This book makes it simpler than ever to acknowledge how the universe works. It has useful illustrations, recommendations for more reading, and easy-to-understand sections on history. It covers the whole field of cosmology, including the most important ideas like the Theory of Relativity, the Standard Model, Loop Quantum Gravity, and Supersymmetry.
This book is a collection of the latest and most promising theoretical, observational, and experimental advances in the search to find out what dark matter and dark energy are. Now, the Invisible Universe is a valuable and one-of-a-kind laboratory where basic theories of physics, like general relativity and the physics of elementary particles, can be tested in energy ranges that our laboratories on Earth can’t reach.
How did everything start? Where is everything headed? A hundred years ago, Albert Einstein gave the world his general relativity theory, which completely changed how we think about the universe. He changed the way people thought about gravity for hundreds of years by showing that it comes from the way space and time are curled.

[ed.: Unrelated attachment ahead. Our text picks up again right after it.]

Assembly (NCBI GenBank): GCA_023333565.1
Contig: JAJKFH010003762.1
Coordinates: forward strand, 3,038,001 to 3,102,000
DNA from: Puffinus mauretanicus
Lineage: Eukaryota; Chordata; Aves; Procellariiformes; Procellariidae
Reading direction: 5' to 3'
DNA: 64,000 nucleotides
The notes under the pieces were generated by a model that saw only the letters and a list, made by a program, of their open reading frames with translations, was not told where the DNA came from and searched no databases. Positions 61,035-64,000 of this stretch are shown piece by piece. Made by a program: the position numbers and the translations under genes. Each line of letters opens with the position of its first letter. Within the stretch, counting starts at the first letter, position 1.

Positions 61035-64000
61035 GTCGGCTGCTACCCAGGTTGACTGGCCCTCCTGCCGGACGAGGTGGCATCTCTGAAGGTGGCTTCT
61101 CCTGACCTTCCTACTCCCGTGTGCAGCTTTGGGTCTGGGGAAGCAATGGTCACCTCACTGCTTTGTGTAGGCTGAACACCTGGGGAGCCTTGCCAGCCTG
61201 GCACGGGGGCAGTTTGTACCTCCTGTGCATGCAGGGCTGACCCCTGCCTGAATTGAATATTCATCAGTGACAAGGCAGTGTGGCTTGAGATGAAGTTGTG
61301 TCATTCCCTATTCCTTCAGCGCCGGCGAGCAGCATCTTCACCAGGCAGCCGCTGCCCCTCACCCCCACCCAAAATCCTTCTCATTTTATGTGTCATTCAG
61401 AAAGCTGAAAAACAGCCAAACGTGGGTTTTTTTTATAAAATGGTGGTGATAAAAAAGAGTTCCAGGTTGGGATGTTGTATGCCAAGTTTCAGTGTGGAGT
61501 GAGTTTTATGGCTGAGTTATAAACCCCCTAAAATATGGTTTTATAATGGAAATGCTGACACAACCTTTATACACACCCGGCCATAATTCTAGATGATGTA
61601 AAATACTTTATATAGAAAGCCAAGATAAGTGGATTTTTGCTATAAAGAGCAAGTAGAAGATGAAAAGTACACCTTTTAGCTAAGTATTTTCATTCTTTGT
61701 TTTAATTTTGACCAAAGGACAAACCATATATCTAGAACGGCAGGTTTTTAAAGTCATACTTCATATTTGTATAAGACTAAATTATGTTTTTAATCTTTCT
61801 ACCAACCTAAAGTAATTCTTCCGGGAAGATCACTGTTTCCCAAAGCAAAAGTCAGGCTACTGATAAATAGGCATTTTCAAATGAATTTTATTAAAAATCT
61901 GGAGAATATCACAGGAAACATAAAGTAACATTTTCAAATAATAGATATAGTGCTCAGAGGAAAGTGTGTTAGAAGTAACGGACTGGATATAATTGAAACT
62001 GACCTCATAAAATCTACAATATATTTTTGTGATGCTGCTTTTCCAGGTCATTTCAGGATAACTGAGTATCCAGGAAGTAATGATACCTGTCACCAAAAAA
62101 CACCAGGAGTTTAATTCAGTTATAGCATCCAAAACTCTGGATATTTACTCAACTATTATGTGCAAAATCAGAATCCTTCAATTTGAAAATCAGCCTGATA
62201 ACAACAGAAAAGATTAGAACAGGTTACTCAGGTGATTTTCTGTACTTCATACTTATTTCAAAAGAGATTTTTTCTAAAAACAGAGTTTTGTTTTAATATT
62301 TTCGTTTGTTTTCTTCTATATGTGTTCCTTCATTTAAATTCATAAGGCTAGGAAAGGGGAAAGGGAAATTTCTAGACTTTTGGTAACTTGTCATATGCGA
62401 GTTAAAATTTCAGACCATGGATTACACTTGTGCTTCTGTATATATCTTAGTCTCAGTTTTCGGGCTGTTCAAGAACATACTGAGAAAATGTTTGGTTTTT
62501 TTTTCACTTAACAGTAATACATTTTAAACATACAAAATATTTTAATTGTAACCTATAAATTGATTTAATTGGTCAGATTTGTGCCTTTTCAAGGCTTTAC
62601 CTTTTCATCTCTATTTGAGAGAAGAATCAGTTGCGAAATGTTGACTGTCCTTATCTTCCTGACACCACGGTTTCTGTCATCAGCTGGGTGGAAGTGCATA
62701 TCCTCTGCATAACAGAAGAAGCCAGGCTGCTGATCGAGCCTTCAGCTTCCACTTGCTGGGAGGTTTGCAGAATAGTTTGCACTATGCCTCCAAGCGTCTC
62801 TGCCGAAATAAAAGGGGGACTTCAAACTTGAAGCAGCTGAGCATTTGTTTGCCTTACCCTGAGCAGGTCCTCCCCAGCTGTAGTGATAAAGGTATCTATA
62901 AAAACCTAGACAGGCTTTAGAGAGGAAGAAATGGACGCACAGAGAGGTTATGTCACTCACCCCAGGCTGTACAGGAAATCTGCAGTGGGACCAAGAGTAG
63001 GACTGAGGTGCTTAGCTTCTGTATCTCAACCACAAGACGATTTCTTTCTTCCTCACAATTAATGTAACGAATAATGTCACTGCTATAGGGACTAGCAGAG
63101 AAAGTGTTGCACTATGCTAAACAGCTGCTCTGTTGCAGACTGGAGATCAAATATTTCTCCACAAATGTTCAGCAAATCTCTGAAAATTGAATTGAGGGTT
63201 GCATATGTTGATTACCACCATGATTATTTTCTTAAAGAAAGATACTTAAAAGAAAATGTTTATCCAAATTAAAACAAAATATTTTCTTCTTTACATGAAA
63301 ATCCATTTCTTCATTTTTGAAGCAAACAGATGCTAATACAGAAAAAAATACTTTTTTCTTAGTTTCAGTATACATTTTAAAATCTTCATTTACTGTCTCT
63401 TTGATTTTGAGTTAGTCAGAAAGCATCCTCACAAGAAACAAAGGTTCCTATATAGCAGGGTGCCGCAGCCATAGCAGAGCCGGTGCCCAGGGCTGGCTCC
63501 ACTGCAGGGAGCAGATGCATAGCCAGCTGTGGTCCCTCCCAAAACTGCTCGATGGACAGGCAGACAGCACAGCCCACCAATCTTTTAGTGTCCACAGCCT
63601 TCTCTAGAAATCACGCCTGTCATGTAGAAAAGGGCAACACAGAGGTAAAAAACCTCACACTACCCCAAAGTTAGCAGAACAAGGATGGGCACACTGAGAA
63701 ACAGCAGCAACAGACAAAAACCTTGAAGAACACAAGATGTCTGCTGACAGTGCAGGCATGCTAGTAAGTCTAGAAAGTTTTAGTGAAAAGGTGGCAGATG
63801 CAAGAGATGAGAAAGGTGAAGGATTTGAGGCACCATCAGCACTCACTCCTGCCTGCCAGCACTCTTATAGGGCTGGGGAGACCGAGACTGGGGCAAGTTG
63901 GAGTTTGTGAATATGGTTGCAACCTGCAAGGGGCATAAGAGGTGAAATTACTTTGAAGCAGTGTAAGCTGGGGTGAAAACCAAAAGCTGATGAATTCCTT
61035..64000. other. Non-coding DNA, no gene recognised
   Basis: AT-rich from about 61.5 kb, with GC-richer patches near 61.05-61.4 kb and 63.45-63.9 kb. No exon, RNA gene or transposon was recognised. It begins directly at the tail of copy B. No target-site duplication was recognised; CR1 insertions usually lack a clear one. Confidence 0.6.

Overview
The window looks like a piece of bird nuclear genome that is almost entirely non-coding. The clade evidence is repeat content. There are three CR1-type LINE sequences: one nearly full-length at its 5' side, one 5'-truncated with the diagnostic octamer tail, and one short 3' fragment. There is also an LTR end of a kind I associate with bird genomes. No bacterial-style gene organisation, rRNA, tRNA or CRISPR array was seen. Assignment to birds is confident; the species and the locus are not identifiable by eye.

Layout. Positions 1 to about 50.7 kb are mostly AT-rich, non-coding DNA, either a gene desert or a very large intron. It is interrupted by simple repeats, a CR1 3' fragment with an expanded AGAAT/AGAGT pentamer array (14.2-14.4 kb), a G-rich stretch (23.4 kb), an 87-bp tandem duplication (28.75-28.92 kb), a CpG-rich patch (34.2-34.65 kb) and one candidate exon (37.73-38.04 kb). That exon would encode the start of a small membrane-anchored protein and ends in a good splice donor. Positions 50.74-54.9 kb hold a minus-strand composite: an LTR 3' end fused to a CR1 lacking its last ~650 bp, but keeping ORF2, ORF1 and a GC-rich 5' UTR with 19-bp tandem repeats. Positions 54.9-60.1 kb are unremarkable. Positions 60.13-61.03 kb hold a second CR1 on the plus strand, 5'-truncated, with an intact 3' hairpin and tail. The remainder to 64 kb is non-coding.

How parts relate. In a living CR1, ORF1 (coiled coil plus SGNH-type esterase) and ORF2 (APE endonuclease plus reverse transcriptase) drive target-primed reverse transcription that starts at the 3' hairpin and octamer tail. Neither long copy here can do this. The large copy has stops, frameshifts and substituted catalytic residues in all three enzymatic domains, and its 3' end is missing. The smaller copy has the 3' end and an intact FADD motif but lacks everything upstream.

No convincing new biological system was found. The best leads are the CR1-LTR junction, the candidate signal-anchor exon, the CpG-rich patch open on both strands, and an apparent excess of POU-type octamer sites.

Still, general relativity has had significantly bigger effects. It has shown that our universe has indeed been getting bigger since the “big bang,” a time when it was very hot and dense. It’s changed the way we think about space and time.
From leading cosmologists and New Scientists, we have made a lot of progress, but we still have a lot to learn about the universe. How does the dark universe affect the fate of the universe? What really goes on around black holes? Are we any closer to finding the ripples in space and time that Einstein said would be there? Why can’t relativity be the final answer?
This book explains the basic ideas of particle cosmology. It also talks about the Big Bang Model and the hunt for new science. It also includes most of the recent discoveries, such as the precise measurement of cosmological parameters with WMAP and Planck, the exploration of the Higgs boson at the LHC, the fact that supersymmetric particles have not yet been found, and the search by Planck and BICEP for the imprint of gravitational waves on the polarization of the CMB.
This book is based on the authors’ courses on cosmology, and its goal is to teach top students and graduates about particle cosmology. It has been written so that students who don’t know a lot about general relativity and quantum field theory can still understand it. The information in this book is laid out in a way that makes it easy to use, and students will find it beneficial as a research guide.